2016 “Secret Garden” – Bitterleaf Teas

Bitterleaf Teas is a relatively new puerh vendor that has been making quite a splash on social media. In fact, until I kept seeing everyone else’s posts about this company, I didn’t even know it existed! With that being said, I did what any other sane puerh addict would do – bought some tea. The tea for today is the 2016 “Secret Garden” which is a sheng puerh (生 – sheng, 普洱 – puerh) pressed into a 200 gram disk shape (餅 – bing; literally “cake”).

So much color
So much color

Bitterleaf states that this tea is from an area just outside of Yiwu and is made from “old tree (100+ year) material.” In a broad definition, that would make this tea gushu (树 – gushu; literally “ancient tree”).

Note on tea tree age: There are a few mixed opinions on what are the different age ranges for tea trees. There are three general ranges:

  • xiaoshu (小树 – xiaoshu; literally “young tree”) – less than 20 years old; cultivated tree
  • qiaomu (乔木 – qiaomu; literally “tall tree” or “arbor”) – more than 20, but less than 80 years old; non-cultivated tree
  • gushu/dashu (古树 – gushu; literally “ancient tree”/大树 – dashu; literally “big tree”) – more than 80 years old

Buyer warning: Buying from unknown vendors or companies that don’t source their own tea may list things as “gushu” when they really aren’t. It might even be marked “gushu” on the wrapper! That doesn’t really apply here, but it’s a helpful tip when shopping around.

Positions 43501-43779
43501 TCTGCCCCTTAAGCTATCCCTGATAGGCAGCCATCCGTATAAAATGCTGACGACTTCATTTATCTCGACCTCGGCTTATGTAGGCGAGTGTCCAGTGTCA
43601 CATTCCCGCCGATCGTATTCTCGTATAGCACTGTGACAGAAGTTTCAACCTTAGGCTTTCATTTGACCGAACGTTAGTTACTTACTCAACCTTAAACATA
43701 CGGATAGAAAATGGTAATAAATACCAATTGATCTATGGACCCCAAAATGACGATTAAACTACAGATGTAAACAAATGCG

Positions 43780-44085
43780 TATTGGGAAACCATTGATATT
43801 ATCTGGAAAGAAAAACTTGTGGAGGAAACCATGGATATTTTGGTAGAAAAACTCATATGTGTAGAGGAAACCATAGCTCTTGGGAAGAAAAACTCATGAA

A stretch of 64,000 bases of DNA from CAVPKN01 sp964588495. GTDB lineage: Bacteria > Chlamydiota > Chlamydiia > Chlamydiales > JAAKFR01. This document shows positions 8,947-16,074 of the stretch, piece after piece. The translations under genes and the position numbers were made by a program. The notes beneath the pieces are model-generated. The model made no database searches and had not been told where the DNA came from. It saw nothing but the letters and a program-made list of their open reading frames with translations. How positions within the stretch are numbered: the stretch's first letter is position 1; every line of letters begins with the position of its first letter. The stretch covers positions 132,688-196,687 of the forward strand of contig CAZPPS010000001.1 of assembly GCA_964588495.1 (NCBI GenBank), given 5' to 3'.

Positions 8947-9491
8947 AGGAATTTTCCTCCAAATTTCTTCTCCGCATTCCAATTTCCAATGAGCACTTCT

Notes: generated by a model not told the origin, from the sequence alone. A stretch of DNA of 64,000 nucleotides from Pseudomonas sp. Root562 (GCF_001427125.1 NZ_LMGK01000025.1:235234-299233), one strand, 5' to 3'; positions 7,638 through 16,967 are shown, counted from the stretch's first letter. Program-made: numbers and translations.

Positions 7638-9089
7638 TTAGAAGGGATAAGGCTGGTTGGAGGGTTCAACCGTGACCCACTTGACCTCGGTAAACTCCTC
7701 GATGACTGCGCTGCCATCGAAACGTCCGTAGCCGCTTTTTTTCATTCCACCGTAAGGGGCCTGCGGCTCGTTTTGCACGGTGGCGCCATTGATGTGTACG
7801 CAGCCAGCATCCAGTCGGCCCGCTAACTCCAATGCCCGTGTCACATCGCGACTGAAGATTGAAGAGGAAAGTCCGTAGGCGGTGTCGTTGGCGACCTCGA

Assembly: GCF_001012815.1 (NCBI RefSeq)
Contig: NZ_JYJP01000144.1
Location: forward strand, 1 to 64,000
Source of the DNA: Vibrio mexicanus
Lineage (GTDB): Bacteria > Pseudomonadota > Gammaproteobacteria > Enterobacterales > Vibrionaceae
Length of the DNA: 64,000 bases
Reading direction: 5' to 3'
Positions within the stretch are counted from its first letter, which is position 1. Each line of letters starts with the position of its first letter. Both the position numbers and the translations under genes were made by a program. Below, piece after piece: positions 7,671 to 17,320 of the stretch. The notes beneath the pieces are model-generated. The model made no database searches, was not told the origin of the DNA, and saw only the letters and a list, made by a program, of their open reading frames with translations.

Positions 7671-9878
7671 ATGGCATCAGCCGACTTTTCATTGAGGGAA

Gaiwan'd up and ready to go
Gaiwan’d up and ready to go


The flash rinse is a very light peach color and has an interesting pear note. The leaf smells slightly vegetal, but not as much as other young shengs such as the 2016 “Whispering Sunshine” from Crimson Lotus Tea. The first full steep has a much fuller flavor with crisp apple notes and a slight floral aroma. I can feel the energy in my head, but that might also be because I’m drinking young sheng on an empty stomach…

Just getting started...
Just getting started…

Steeps Two through Four

There’s a beautiful depth to this tea even in the early steeps. Sweetness is subduing a mild bitterness across the tongue. There’s also a very nice throat-feel (喉韵 – houyun; literally “throat charm”) that lingers for quite some time. Building through the steeps to the heart of the session, there is more of the floral bitterness followed by a nice sweetness (回甜 – huigan; literally “sweet return”). There is some slight tea energy (茶气 – cha qi), which is more typical of older tree material.

Great mouthfeel and flavor
Great mouthfeel and flavor

Steeps Five through Eight

Through the rest of the session and as the steeps get longer, the bitter characteristics wane and reveal a floral, sweet, wood profile. There is still some crisp fruit flavors as secondary notes. After the steeps get to a minute long, the sweet floral notes are the dominating characteristics of the tea.

I need a snack now...
I need a snack now…

Finishing the Session

This tea is characteristic, to me, of one that will get better with age. While you could drink it all now, the bitterness will fade with age and the lingering qi will grow. I think that this could be a special tea in 15 years, but who knows if it’ll be gone by then. I guess the best thing to do is to throw it in the back of the pumidor and wait.. and wait… and wait.

Until the next cup.

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